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By Valerie Strauss

New Yorkers had two special reasons to tune in to President Obama’s call, in his second inaugural address, to heed the dangers of climate change and work together to reduce them.

Just three months ago, more than 100 people were killed and tens of thousands left homeless in coastal New York and New Jersey due to Superstorm Sandy – the kind of extreme weather event that scientists warn is more likely if we continue to spew greenhouse gas emissions into our atmosphere.

At the same time, however, New Yorkers can take pride that our state has joined the fight to make our region and our planet safer – in part by participating in the pioneering Regional Greenhouse Gas Initiative (RGGI), the pact by nine Northeast and mid-Atlantic states to reduce the pollution that causes climate change.

RGGI is the nation’s first “cap-and-trade” system to cut greenhouse gases from power plants. It sets a cap, or limit, on carbon dioxide emissions, and power plants must have an allowance for each ton they emit. The allowances are bought at periodic auctions, with much of that money then used directly for energy efficiency or other clean energy programs.

In just the past four years, RGGI has added $326 million to our state’s gross domestic product, while creating more than 4,600 new jobs, according to research by the Analysis Group. It has also helped reduce New Yorkers’ energy bills by $200 million. These are all formidable benefits – but now RGGI can and must go further.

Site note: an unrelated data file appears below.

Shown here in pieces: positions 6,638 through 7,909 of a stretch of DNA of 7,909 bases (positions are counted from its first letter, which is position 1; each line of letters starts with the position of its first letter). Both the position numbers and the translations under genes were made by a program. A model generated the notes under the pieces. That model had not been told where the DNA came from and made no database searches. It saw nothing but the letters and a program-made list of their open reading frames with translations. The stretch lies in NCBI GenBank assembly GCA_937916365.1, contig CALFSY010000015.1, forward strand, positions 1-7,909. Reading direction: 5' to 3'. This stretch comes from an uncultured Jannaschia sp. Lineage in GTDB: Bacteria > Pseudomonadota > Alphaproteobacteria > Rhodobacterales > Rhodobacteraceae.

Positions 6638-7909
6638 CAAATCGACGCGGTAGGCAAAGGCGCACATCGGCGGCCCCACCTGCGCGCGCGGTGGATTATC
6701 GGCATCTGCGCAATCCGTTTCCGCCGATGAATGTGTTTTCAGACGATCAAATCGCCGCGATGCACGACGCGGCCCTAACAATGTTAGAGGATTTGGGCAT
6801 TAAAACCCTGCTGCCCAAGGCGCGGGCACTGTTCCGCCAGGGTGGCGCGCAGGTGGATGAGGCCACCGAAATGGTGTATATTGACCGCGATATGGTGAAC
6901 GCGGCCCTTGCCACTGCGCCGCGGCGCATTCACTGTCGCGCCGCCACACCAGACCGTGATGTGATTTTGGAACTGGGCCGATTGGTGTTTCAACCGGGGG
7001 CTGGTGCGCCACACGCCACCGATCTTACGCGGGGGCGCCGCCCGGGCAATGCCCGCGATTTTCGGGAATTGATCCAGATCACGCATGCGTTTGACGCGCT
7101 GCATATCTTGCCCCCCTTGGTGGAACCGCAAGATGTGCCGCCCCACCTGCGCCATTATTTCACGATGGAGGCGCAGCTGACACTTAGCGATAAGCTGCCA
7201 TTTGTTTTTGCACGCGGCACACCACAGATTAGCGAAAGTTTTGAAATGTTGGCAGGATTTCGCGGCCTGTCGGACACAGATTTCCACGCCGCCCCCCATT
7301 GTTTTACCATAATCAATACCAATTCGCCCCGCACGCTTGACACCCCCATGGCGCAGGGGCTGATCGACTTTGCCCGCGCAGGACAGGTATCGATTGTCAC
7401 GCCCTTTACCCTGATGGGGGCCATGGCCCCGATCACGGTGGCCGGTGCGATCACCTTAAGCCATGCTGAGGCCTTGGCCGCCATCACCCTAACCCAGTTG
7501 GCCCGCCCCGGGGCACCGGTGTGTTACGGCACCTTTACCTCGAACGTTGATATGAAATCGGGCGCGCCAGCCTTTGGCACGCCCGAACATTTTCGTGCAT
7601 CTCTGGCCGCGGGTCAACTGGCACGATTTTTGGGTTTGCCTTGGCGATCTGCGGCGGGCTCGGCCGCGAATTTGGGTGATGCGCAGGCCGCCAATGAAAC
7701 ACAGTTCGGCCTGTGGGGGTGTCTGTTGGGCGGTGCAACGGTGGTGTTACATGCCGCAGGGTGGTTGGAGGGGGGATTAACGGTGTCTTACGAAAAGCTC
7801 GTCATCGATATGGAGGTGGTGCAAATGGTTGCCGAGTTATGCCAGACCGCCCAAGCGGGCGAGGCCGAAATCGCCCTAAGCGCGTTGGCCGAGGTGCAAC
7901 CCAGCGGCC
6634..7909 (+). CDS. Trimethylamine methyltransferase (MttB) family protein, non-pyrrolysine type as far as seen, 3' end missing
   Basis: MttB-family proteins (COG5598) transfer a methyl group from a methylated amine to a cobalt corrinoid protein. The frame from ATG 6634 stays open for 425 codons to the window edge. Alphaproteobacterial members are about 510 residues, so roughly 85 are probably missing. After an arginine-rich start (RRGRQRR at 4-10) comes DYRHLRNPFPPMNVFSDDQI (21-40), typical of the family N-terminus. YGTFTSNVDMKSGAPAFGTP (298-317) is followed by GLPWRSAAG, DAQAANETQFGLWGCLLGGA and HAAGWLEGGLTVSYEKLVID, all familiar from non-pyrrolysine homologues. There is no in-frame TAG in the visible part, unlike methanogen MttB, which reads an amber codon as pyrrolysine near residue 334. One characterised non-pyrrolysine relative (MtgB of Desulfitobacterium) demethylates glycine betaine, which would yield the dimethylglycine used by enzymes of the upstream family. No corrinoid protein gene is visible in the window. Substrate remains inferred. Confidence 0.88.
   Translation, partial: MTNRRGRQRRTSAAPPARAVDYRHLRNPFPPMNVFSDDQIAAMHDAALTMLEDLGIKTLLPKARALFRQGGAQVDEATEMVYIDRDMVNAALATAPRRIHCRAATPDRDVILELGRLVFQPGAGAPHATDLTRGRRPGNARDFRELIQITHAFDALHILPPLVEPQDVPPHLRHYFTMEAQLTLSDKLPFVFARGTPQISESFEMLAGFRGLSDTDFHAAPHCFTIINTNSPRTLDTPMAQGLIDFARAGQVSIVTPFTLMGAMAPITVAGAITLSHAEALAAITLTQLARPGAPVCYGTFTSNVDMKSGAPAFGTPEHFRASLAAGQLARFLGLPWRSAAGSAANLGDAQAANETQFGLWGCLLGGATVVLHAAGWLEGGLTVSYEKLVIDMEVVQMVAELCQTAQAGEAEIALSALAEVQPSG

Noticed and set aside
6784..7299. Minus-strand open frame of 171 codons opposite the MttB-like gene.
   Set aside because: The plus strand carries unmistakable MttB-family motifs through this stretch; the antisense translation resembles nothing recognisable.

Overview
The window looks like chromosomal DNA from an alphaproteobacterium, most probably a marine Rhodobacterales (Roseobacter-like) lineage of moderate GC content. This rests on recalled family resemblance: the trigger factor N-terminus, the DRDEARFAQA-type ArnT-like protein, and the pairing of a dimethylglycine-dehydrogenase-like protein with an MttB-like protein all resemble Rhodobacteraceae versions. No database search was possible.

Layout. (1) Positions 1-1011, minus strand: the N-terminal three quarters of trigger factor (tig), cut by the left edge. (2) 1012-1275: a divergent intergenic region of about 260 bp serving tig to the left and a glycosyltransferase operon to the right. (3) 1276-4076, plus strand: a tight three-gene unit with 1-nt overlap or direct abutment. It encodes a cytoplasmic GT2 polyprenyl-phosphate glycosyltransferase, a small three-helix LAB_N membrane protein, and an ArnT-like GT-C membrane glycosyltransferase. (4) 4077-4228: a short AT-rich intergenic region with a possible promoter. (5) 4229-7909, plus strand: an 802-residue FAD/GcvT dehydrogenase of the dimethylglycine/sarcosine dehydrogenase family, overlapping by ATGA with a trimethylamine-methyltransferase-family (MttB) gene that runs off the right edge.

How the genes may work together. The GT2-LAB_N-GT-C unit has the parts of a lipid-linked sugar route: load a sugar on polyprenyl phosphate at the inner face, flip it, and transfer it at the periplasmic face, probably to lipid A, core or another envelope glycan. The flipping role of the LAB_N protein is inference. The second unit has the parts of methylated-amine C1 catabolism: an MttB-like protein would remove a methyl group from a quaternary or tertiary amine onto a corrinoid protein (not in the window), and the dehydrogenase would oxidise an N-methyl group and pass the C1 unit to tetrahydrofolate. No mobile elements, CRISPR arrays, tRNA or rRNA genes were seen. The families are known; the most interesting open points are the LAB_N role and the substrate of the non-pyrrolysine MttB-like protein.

In the next few days, the pact’s commissioners plan to decide whether to tighten the regional cap on greenhouse gases. For the sake of both our environment and our economy, the choice should be clear.

The original cap of 165 million tons per year has become meaningless because it’s far in excess of our current emission levels, now estimated at 91 million tons. Resetting the cap to that 91-million-ton level would ensure that even as our economies grow, we keep a strict lid on greenhouse gas pollution. Researchers estimate this would also provide $3.9 billion for the region to invest in energy efficiency and renewable energy programs through 2020. That translates to more green-collar jobs, more cost savings for consumers and a cleaner, safer environment.

In his State-of-the-State address earlier this month, Gov. Andrew M. Cuomo pledged his support for strengthening RGGI by lowering the current cap to a level that assures emissions are reduced below current levels. We hope others will follow his lead. That would be good for New York, the Northeast and the nation.

Valerie Strauss is the interim executive director of the Alliance for Clean Energy New York.